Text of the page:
SEATTLE — Now and forever, as always, No. 24 in Mariners lore belongs to Ken Griffey Jr.
The Mariners marked Griffey’s triumphant return Friday to Safeco Field as a Hall of Fame electee by announcing formalized plans to retire his No. 24.
"It means a lot," he said. "For them to say, `Hey, we don’t want anybody to wear this number,’ it’s overwhelming…and scary.
"It’s one of those things that makes you feel good about what you did as a player, that they respect what you did."
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Club president Kevin Mather said Griffey’s No. 24 will be retired throughout the organization in a ceremony prior to an Aug. 6 game against the Los Angeles Angels at Safeco Field.
"Ken is the first Mariners player to have his number retired," Mather said. "No player in our entire organization — not only the Seattle Mariners, but throughout the entire minor-league system — will ever wear No. 24 again."
Plans call for Griffey to return April 8 to Safeco to throw out the ceremonial first pitch prior to the Mariners’ home opener against Oakland. The club will then stage a "Ken Griffey Jr. Weekend" from Aug. 5-7.
The Aug. 5 game will include the giveaway of 20,000 Griffey bobblehead dolls. In addition to the number-retirement ceremony on Aug. 6, 20,000 fans will receive a replica of Griffey’s Hall of Fame plaque.
The Aug. 7 game will include the giveaway of 20,000 replica Griffey jerseys.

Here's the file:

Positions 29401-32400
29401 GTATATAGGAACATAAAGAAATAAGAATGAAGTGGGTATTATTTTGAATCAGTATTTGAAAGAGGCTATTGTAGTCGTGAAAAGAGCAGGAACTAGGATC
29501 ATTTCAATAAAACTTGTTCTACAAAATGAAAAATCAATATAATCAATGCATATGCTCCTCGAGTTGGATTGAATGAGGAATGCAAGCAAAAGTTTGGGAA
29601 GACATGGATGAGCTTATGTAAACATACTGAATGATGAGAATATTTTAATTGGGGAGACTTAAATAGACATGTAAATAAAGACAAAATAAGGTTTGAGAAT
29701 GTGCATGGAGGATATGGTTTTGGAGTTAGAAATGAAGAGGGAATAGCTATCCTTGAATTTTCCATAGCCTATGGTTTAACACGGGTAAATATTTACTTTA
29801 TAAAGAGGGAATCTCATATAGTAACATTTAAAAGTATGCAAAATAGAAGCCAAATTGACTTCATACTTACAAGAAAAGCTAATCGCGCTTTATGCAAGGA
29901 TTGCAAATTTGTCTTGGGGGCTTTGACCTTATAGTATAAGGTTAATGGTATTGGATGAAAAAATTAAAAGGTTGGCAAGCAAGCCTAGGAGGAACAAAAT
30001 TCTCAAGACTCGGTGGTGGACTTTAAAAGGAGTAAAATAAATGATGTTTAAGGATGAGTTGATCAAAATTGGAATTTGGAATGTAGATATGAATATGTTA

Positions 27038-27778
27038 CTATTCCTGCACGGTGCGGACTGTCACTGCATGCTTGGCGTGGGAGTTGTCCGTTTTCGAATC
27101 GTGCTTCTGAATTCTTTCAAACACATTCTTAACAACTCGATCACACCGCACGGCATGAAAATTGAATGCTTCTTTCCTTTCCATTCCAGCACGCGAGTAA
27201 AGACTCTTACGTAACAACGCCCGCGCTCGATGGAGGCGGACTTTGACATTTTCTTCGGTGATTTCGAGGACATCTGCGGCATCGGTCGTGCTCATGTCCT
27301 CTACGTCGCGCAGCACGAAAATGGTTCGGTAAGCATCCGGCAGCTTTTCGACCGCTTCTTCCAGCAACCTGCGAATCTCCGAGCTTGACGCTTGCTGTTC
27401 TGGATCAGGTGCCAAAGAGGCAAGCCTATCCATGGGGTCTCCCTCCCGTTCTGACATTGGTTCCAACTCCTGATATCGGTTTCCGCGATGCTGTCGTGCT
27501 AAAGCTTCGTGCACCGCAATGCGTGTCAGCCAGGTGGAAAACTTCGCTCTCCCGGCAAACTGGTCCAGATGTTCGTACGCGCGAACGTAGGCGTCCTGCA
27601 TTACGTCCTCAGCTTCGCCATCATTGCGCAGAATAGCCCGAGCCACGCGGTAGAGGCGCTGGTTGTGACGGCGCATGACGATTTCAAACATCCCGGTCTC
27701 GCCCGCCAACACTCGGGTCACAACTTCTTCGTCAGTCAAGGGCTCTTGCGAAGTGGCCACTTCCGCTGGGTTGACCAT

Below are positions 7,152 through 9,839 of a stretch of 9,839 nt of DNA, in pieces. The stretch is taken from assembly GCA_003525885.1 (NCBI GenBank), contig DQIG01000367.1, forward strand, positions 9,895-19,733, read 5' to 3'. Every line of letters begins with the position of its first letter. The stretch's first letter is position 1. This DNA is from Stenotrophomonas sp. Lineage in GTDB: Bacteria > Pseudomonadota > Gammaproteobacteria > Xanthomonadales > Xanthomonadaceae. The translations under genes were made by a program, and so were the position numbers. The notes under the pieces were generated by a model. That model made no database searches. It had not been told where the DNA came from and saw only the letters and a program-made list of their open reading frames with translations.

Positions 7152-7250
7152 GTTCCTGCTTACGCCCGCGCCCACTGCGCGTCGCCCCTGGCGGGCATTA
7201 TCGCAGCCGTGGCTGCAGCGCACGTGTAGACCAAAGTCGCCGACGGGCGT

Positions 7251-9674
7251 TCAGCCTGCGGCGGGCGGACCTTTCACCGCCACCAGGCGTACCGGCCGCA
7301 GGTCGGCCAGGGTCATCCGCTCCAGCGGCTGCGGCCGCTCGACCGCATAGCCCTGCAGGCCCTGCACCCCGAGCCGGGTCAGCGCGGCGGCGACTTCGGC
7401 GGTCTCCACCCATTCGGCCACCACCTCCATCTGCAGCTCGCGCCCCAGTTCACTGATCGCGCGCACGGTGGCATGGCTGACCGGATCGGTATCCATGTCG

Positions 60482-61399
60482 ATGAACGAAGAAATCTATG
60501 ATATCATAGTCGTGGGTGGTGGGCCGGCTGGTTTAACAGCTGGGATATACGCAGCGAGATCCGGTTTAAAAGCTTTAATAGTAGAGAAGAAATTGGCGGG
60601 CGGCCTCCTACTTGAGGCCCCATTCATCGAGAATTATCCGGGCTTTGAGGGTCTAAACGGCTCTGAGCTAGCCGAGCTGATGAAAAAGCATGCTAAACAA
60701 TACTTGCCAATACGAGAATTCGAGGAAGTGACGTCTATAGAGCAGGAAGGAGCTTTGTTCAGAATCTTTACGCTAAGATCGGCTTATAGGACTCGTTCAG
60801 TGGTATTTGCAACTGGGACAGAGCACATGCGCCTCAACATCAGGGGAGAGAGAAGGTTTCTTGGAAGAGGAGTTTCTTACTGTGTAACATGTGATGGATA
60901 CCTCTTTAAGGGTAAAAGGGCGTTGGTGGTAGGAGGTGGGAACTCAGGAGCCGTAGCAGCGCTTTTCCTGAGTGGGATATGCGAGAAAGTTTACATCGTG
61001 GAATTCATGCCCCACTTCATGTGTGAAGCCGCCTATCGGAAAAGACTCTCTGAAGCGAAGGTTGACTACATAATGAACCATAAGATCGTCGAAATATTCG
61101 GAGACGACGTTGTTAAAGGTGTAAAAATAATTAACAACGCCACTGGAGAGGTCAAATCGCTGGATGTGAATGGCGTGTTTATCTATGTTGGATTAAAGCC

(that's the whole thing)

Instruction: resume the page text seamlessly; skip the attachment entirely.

The Mariners announced their plans just two days after Griffey, 46, became the first player to be elected to the Hall of Fame primarily because of his achievements as a Mariner.
The only number previously retired by the Mariners is No. 42, which was mandated in 1997 by Major League Baseball as a tribute to Jackie Robinson for breaking the game’s color barrier.
Coincidentally, it was Griffey who spurred MLB’s decision to retire Robinson’s number by expressing a desire in 1997 to wear it as a tribute to mark the 50th anniversary of Robinson’s debut.
"You’re going to look at numbers and things like that," Griffey said. "But the way (Robinson) went about his life, and the things that he did off the field, nobody can compare to that."
Having his number retired is the latest honor for Griffey, who set a record by receiving 99.3 percent of the votes cast by qualified members of the Baseball Writers’ Association of America.
"I knew he was going to get in for sure with the career had," long-time teammate Edgar Martinez said. "One of the things about Junior is he had all of the five tools. But the instincts were there, too."
Catcher Mike Piazza was also elected Wednesday and will join Griffey in the July 24 induction ceremony near the National Baseball Hall of Fame museum in Cooperstown, N.Y.
On Thursday, Griffey confirmed his intention to enter the Hall wearing a Mariners’ cap at a news conference in New York. His plaque will be the first among the 312 all-time inductees to depict a player in a Mariners cap.
Still…Griffey injected some intrigue into the process Friday when asked, again, whether he wanted the cap on his plaque to face forward or backward in the style he made famous.
"Oh, I don’t know," he teased. "I’m going to have to leave that to a fan vote."
Griffey began Friday at the New York Stock Exchange by joining with Piazza in ringing the opening bell to start to the day’s trading. Griffey then made a cross-country trip to Seattle, where a police escort awaited at the airport.
The club’s decision to retire No. 24 is a formality.
Griffey is the only Mariner to wear that number since it was issued to him as a rookie in 1989. Second baseman Harold Reynolds wore No. 24 from 1984-86. Four players wore No. 24 prior to Reynolds.
"The last couple of days have been a whirlwind for me," Griffey said. "It’s unbelievable. Humbling. Awesome. I’ve had a lot of fun…It’s been wild."
Bob Dutton: @TNT_Mariners